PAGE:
As I cross into Mexico, predators threaten "El Hippo," but the vehicle manages to limp to safety in Rosarito.
Location: at the bluffs near kilometer 58, next to the toll road Mex-1, looking at the gray ocean and fellow campers.
Conditions: Clearing skies, 11 a.m., our first morning waking up in Baja!
Discussion: Within hours of arriving in Mexico, we were able to verify a myth, which I had dismissed as exaggeration: border crime. Friends had said, "Don't drive at night, bandidos in fake police cars will pull you over and take your car, leaving you stranded at 3 a.m." That didn't sound like a good way to start a trip. Since I grew up in Rio de Janeiro, where narco-traffic wars are old news, I assumed it was media hype. Nevertheless, to avoid Murphy's Law of what can go wrong, will go wrong, we drove toward Tijuana at a reasonable hour, 2 p.m.
Just 20 minutes south of the border, on a somewhat deserted stretch of toll road Mex-1, we became suspicious of two cars that were swerving in front of us, then pulling off the road and then getting back on and following us.
Somewhere in that sequence of events, we realized we had a flat tire. Thump, thump, thump. El Hippo slowed down like a wounded animal, and the hyenas (a Jeep and white van) stalked us, slowing down even more. Thump, thump, thump. El Hippo had enough air to hobble along toward the town of Rosarito. In the rearview mirror, I watched the predators pull off behind us and then get back on the freeway. We were out of danger, out of the "open grasslands." Who knows how the hyenas managed to puncture the tire of a moving vehicle, but I don't think it was a coincidence.
The security issue is important — and not just for gringos. Upon hearing about my trip, some people said, "You're asking people about water and climate. I bet they are much more worried about their daily safety!"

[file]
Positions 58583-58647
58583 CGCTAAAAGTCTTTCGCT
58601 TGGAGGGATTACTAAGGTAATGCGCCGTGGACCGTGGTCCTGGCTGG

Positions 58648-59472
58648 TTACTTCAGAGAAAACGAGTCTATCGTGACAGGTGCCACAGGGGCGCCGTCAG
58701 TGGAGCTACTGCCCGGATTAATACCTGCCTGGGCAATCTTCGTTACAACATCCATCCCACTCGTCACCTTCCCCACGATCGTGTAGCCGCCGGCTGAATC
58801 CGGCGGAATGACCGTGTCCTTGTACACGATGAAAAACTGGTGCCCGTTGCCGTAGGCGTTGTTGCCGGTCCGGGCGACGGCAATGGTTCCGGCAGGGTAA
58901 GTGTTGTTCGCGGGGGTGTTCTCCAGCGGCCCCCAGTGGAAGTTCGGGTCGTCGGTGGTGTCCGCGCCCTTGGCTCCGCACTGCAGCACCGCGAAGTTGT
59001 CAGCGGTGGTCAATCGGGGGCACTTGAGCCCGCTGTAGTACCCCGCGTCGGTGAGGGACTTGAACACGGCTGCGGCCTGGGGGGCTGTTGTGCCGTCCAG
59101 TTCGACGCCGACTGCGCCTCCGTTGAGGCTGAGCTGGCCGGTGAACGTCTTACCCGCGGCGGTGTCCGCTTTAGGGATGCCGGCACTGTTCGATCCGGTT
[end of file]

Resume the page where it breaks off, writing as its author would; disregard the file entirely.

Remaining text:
This may certainly be true. But what is at the root of urban poverty, the type that begets violence? Overpopulation due to rural migration, aka country people seeking opportunities in the big city, is often cited as a reason. To the dismay of city people — who assume this urban migration is because cities are, well, better — there may be another reason: It is an ecological exodus.
Erosion and poor crop production have caused much of Mexico's urban migration, according to Joel Simon's book, Endangered Mexico: An Environment on the Edge. For example, the Mixtecos, indigenous people of Oaxaca, have left their land because "la tierra ya no da" — the earth no longer gives. In Simon's book, a 70-year-old Mixtec farmer recalls: "The corn grew green and strong, and the rains watered the pastures. We had many animals — goats and cows. Then a plague wiped out the avocado trees and the skies dried up. The rain that does fall washes away the earth until there is nothing but rock. Today, we are poorer than ever. What choice do we have but to leave?"
Also on Miller-McCune.com, research suggests being aware of one's environmental footprint could cause an ecological backlash.
As water is redirected toward thirsty cities, such as Ensenada in Baja California, farms have even less water and lose the ability to support themselves. Increasingly, young people head to cities like Tijuana only to find no employment — and many resort to crime. Although the situation is not so simplistic, the degradation of farmland and water scarcity affects everyone, not just farmers.
As I pulled into Rosarito with a flat tire and watched the hyenas in the Jeep and white van head back to the freeway, I couldn't help wonder, did ecological degradation somehow lead to their criminal desperation?